I'm bebopping around the house yelling at my wife, so you gotta see this. There's gotta be monster box down here. You ate like a week and a half, and I go back out, check the camera, and it's I got 900 pictures of gray squirrels and red squirrels, and I don't want a fawn. I'm like, oh, you gotta kidding me.

Or just sink. So I was like, all right babe, I'm gonna leave it out there for another week. Check it again. If nothing there, then I'll go and I guess try to find another spot. [00:41:00] So about a week goes by, I run back out there, pull my camera, and come home. And it was like a Saturday morning or so, or Saturday evening, crack a beer, throw SV card in the laptop.

And my wife, oh, it must have been midday. Cause my wife was napping. So she's in the bedroom sleeping and I'm, flipping through, hitting the button, flipping through the pictures, and all of a sudden this buck shows up and I start just screaming. She flies out of my, what the hell's going on? I think the house is on fire and I'm like, big buck, just going nuts, so right away, and I'm just scrolling through the rest of the pictures, I was like, oh man, this is the biggest. So yeah, the biggest buck we even ever even had on camera out of 12 years hunting up here, biggest buck I've ever even had on camera.

Oh. So right away I was like, I gotta get this buck. And I just started obsessing over it. I'm going out there and [00:42:00] I'm just sitting different spots for hours on end with wind checkers, watching how the wind bounces off the ridges. I'm watching the thermals going out there in the mornings during big temperature changes.

Just what can I do to give myself the best odds at shooting this buck? Yeah. And luckily, so through the guys from Hardcore Pursuit and some other people I have been blessed to meet, like through the outdoors industry. I've been around some smart dudes, some big buck killers that really have shared their knowledge.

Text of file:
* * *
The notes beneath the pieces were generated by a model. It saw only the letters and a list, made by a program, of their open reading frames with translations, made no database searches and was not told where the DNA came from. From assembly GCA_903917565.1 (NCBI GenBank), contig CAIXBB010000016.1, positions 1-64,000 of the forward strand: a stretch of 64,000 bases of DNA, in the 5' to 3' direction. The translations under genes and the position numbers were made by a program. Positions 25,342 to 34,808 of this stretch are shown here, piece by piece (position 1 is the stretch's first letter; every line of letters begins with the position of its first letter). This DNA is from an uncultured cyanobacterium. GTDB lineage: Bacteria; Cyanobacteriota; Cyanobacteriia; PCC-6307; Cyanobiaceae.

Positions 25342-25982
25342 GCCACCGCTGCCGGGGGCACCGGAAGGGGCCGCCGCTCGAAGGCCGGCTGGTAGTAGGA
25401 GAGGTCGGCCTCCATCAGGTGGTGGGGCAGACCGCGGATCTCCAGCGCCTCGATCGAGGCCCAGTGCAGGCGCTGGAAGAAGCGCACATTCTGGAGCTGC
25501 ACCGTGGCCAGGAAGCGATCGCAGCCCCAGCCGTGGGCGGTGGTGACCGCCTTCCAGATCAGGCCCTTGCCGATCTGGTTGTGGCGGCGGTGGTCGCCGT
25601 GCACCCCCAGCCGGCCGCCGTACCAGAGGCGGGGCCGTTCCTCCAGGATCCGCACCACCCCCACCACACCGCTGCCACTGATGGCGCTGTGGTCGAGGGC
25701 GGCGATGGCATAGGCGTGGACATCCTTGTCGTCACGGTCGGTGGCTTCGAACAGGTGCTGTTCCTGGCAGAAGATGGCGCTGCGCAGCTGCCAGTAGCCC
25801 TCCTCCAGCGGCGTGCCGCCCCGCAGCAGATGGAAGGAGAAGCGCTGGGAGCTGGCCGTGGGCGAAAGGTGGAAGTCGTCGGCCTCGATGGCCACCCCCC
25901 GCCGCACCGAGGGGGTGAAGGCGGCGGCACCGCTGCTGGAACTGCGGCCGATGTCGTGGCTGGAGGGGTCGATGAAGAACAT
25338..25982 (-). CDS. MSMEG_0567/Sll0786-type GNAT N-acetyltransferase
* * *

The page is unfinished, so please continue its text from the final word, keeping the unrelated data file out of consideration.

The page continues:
So I knew some of the like different tactics and whatnot to increase my odds we'll say so. I'm just obsessing, I turned what was probably a five minute walk from my vehicle into a 50 minute walk to get out there, depending on when directions my approach is. Yeah. Like I said, head out that Friday, buddy's bachelor party, get back Saturday shower, jump in the camel head out there, run [00:43:00] into those guys.

So right away, just a little down won being like in this buck. I got lots of pictures of, I was like, this buck's gonna die this year.

Dan Matthews: He's not smart. Yeah. Was it all on the same camera? Yeah. Dang. Yeah. For mine, yeah he's here all the time. Yeah.

Sean Larson: And like more daylight pictures than you would imagine a bucket of that caliber would present.

Yeah. So right away I was like, if I don't shoot this buck tonight now somebody else is going to probably shoot 'em in the morning, unless by some chance I get the opportunity in the morning or I was like, he's gonna die soon. So I'm up there and dolls and fons walking through. I think I had a five pointer and two different eights come walking through and one eight and the oddly dark, like a lot of the [00:44:00] bucks down in the swamp, oddly dark for that time of year already.

Yeah. So I was like this big, this decent chocolate eight pointer, come walking through it. Then I was like, eh, I might let one fly in opening day. Yeah. So he he's at 25 yards, goes broadside, and I go to draw back on him and I hit a branch with my elbow and he pegs me and takes off.

So I was like, Ugh, this is terrible. So I'm just down in the dumps and now it's 10 minutes before dark, 10 minutes before at least I feel safe shooting. And I'm just getting down. I was like, man, I'm not gonna see his buck. He's gonna die before I even get a chance to get eyes on him.

And I was like, at least I wanna at least wanna see him. Yeah. So another minute goes by and I'm just turning the negative Nancy, grab my string to start tying my bow up and lower it down. And, you get that crunch off the distance, you're like, oh, it's the best man. Yeah. Oh, so right away I [00:45:00] like, I was like, pause, lift my head up and outta like the thick patch.